Feminism and Environmentalism: Interdependent not Independent

| Anna Brabender |

As I’ve been completing my environmental science degree and have been working with groups who advocate for environmental justice, my passion for environmentalism has flourished. So as I sat down to write for this blog, I felt out of place. It wasn’t the writing that felt daunting as I’ve written multiple articles and blog posts for various environmental groups before. It was the theme of feminism, as this is a feminist journal.

While I identify as a feminist, I have always focused my activism on environmental issues. Perhaps this is due to my realm of education, or maybe it’s due to a subconscious feeling that I should limit my focus to a concentrated impact. Whatever the reason, it felt like a daunting task to write for a platform filled with amazing women who so strongly advocate for feminism.

I don’t think I am alone in this feeling. Too often we hear people claim they are an environmentalist or a feminist. But I must ask, why are we focusing on just being under one label? I started to think about how my environmental fight could be related to the feminist fight. Was it possible that these two issues were not nearly as far apart as I thought?

After investigating the relationship, it was clear to me that not only are the struggles for environmental justice and female empowerment parallel, they are intertwined. While we need environmentalism because the consequences of climate change exacerbate gender inequality, we also need feminism as female empowerment is crucial to solving the climate crisis.

Climate change negatively impacts gender equality.

Climate change never fails to be in my daily conversations, but I find that we often center the conversation on the biophysical side, and when we acknowledge the social implications, we hardly ever take the same deep dive. As I dug deeper into my research, I realized that the social impact of climate change was disproportionately felt by women.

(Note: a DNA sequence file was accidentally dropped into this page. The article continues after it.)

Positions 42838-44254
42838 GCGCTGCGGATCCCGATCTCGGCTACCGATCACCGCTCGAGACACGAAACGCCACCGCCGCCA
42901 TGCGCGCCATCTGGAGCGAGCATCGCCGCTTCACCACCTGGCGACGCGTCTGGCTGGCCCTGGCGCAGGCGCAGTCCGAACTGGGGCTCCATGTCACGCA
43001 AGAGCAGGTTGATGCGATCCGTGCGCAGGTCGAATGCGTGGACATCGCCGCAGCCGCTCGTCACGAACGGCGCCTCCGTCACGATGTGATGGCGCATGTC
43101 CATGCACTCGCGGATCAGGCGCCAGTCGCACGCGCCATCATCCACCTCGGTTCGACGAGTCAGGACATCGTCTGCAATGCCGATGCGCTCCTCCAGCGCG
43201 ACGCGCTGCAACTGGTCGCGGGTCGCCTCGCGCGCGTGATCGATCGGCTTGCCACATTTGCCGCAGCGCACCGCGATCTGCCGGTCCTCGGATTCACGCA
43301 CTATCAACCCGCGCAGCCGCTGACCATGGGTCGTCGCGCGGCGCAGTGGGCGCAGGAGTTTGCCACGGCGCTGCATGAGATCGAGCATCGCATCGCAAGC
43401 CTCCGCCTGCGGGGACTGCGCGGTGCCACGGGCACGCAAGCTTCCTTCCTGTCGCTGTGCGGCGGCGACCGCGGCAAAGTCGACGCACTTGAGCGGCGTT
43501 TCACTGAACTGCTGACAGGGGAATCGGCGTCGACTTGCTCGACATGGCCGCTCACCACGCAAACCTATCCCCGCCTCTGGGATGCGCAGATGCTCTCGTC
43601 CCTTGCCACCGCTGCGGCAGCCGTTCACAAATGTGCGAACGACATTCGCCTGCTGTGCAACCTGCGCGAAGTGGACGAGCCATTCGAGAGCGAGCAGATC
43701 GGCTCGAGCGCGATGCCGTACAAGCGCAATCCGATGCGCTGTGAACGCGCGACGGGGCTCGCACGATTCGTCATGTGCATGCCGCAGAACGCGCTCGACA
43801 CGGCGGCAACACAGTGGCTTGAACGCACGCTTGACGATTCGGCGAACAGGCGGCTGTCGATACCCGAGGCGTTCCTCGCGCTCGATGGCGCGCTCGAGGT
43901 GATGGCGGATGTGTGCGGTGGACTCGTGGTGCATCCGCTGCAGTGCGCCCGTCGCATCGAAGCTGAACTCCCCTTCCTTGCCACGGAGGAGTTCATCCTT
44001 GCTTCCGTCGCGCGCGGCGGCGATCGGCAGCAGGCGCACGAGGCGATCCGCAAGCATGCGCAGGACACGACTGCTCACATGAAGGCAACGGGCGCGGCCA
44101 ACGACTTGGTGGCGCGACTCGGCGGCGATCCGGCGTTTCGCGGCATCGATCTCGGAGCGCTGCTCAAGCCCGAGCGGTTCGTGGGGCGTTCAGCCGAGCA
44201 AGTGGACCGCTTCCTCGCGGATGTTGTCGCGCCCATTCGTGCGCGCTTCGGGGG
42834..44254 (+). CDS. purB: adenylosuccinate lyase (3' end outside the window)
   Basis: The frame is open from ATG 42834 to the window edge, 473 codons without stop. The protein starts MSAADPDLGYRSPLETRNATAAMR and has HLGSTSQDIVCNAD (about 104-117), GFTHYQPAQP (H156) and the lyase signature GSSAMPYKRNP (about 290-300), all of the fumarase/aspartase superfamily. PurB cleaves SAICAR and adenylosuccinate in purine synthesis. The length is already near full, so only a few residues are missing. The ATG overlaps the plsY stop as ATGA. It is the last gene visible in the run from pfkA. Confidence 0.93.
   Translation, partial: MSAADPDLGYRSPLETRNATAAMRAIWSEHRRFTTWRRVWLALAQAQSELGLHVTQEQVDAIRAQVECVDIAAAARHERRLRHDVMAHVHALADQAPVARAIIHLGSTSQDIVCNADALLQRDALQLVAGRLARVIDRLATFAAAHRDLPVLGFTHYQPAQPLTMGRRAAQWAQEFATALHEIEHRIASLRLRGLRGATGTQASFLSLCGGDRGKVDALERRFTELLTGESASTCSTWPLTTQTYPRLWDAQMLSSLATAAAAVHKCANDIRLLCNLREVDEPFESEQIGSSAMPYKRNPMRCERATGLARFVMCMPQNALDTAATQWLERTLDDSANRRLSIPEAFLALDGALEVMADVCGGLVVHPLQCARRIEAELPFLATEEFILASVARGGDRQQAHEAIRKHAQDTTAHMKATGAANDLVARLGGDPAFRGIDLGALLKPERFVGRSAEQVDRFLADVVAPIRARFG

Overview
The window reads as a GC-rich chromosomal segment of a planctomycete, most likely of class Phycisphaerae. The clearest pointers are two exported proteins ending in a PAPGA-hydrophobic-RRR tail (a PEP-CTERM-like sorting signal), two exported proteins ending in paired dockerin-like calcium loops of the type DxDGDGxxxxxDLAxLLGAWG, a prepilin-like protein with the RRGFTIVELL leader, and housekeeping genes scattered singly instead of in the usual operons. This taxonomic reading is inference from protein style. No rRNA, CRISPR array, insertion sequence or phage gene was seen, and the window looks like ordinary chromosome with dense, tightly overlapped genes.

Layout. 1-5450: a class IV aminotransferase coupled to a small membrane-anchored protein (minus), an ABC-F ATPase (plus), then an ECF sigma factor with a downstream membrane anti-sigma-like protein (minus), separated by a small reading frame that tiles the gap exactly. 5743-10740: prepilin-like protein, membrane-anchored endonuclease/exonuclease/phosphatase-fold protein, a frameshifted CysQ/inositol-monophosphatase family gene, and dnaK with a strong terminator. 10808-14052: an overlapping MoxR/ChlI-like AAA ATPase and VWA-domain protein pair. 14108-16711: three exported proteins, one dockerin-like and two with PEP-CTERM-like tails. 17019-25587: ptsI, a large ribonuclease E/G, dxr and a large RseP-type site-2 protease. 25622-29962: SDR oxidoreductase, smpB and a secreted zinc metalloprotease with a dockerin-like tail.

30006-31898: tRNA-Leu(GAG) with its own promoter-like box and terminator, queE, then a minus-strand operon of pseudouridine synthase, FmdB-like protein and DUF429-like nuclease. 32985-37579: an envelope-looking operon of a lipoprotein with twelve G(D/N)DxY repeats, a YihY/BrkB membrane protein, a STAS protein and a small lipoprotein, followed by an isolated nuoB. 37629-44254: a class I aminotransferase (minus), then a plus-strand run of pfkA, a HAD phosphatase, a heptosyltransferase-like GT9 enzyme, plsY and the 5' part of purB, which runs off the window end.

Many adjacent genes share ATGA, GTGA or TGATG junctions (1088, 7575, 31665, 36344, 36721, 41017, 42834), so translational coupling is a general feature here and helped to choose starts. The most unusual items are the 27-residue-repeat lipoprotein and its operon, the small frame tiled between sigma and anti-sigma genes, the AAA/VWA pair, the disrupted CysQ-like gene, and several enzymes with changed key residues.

A large consequence of climate change is the rise in the rate of natural disasters. The 2007 World Disasters Report found a correlation between the presence of natural disasters and the risk of physical abuse to women. In addition to natural disasters, climate change affects agriculture. In many developing nations women are the providers of food and water, but as they encounter droughts and unseasonal weather, they have to spend more time on these activities and less time on other areas of their life to compensate. If we want to have a conversation about how to empower women on a global scale, strategies to mitigate climate change need to be included.

Women’s perspectives are imperative for tangible climate solutions.

The scientific community plays a vital role in not only identifying areas of environmental concern but also providing solutions. Yet, globally women account for a small portion of the people within the scientific community who make these decisions. Women have proven to be important contributors to sustainable solutions; women are often more engaged in team decision making which proves better outcomes. However, governments continue to be male dominated. Within the Canadian context itself, while a record number of women were elected to the House of Commons in 2019, they still occupied only 29% of the seats. If we want real action towards solving environmental issues, we need gender equality in the places where decisions are made.

While writing this blog, I had a final thought: environmentalism and feminism both encounter overwhelming criticism in society. Why is fighting for equal rights and protecting the planet so controversial?  Environmentalism and feminism help each other indirectly, but they can also go hand in hand in battling the current systems that still run on outdated structures of oppression.

It’s time we switch the dialogue of environmentalism and feminism from independent to interdependent. The relationship between environmentalism and feminism is clear. Not only do their solutions help to serve each other, but their setbacks are reflected in each other.

Written by Anna Brabender, third year environmental science major